TOPEKA—A recent bill introduced in the House would send offenders straight to jail if they flee from the scene and are found violating drinking and driving laws.
Currently Kansas law gives the officer the choice of whether or not to take someone to jail if they are pulled over and accused of a misdemeanor. This new bill would put that power in the hands of a prosecutor if the offender is accused of violating both laws.
Bill 2064 was recommended on Feb. 7 by the committee to be passed as it was amended by the Committee on Judiciary. The bill was introduced to the House on Jan. 23 and referred to the Committee on Judiciary.
Under the law, first and second DUIs, as well as fleeing from police, are considered misdemeanors. The bill’s purpose is to make sure that an officer isn’t in charge of arrest decisions. Proposers of the bill believe this will keep dangerous drivers off the road and set a precedent to stop drinking and driving.
Rep. John Carmichael (D-Wichita) expressed concern over the bill, saying “if an officer has sufficient enough evidence for a DUI then the person should go straight to jail or in front of a judge without having to also flee the scene.” He is worried that by proposing that the two must be together in order for the arrest to become mandatory, the police will not crack down as much on drunk driving.
Rep. Stephen Owens (R-Hesston) assured Carmichael that after reading the bill further he would see that it was not an excuse to go easy on drunk drivers. Carmichael rebutted, saying “If you’re drunk you should go to jail, if you flee or loot you should go to jail. There should not be an ‘And’ clause.”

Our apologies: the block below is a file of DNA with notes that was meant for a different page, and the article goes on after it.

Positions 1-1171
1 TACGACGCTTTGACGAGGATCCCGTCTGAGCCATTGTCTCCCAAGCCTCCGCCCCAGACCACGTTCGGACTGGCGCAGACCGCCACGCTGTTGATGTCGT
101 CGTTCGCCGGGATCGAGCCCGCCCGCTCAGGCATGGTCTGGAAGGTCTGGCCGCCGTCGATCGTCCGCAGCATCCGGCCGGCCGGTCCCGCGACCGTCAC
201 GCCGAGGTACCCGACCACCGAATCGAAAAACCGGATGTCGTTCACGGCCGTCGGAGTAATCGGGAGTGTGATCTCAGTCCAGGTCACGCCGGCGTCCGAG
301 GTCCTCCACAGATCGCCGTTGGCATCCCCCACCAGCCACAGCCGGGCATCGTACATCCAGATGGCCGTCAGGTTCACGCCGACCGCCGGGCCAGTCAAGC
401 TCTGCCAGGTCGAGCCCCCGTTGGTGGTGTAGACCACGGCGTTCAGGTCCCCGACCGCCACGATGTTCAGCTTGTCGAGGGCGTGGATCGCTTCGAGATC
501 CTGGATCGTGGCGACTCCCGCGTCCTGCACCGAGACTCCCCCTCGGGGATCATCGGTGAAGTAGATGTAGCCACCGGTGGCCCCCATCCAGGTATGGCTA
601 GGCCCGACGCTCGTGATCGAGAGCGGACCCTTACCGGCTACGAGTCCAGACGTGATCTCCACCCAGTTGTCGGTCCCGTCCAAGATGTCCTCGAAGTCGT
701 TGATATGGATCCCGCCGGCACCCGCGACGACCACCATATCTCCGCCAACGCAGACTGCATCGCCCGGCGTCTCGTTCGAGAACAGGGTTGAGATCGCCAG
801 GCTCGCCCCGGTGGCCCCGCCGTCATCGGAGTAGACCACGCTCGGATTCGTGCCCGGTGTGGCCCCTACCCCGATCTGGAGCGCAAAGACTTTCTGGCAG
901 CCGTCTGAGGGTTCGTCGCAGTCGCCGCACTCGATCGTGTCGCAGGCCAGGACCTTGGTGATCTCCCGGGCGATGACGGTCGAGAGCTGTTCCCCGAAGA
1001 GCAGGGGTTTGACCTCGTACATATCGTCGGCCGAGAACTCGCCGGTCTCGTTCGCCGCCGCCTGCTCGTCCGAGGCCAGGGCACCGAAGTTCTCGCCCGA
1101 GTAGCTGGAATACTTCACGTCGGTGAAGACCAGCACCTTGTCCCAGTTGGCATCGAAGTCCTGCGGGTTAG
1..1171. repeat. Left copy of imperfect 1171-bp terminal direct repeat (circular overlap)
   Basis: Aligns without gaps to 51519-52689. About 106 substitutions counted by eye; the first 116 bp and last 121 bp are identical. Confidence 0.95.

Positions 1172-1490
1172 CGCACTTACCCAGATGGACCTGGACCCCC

Proponents of the bill wanted to make sure that legislators understand the bill’s purpose is to ensure that law enforcement officers are not the ones charging the accused, but rather letting that power resides in prosecutor’s hands. Right now, the law is written to look like the opposite, so this bill would ensure that officers would have less power to try to incarcerate someone. There was more debate over whether the bill should be changed from ‘And’ to an ‘Or ‘clause and thus the vote was delayed in committee.
Rep. Emil Bergquist (R-Park City) reminded the committee that the current law is discretionary to officers on whether or not they brought someone in for a misdemeanor, but not for a felony. He also said that “even if an officer lets someone driving under the influence go, often they will have them find another ride home and will not send them off with their keys back to their vehicle.” Bergquist suggested there was too much concern that the bill would be soft on alcohol and driving, when current legislation says that is up to the officer to decide what they want to do with misdemeanor offenses, and that is not the bill they are discussing.
After much back and forth the vote was 8 v. 6, with the motion passing. Many legislators seemed upset with how the bill was written and continued to have conversations after the issue was voted upon. The Committee Report, after the bill was amended by the Committee on Judiciary, suggests the bill be passed on. There has been no movement with the bill since.
Samantha Gilstrap is a University of Kansas senior from Charlotte, N.C., majoring in journalism.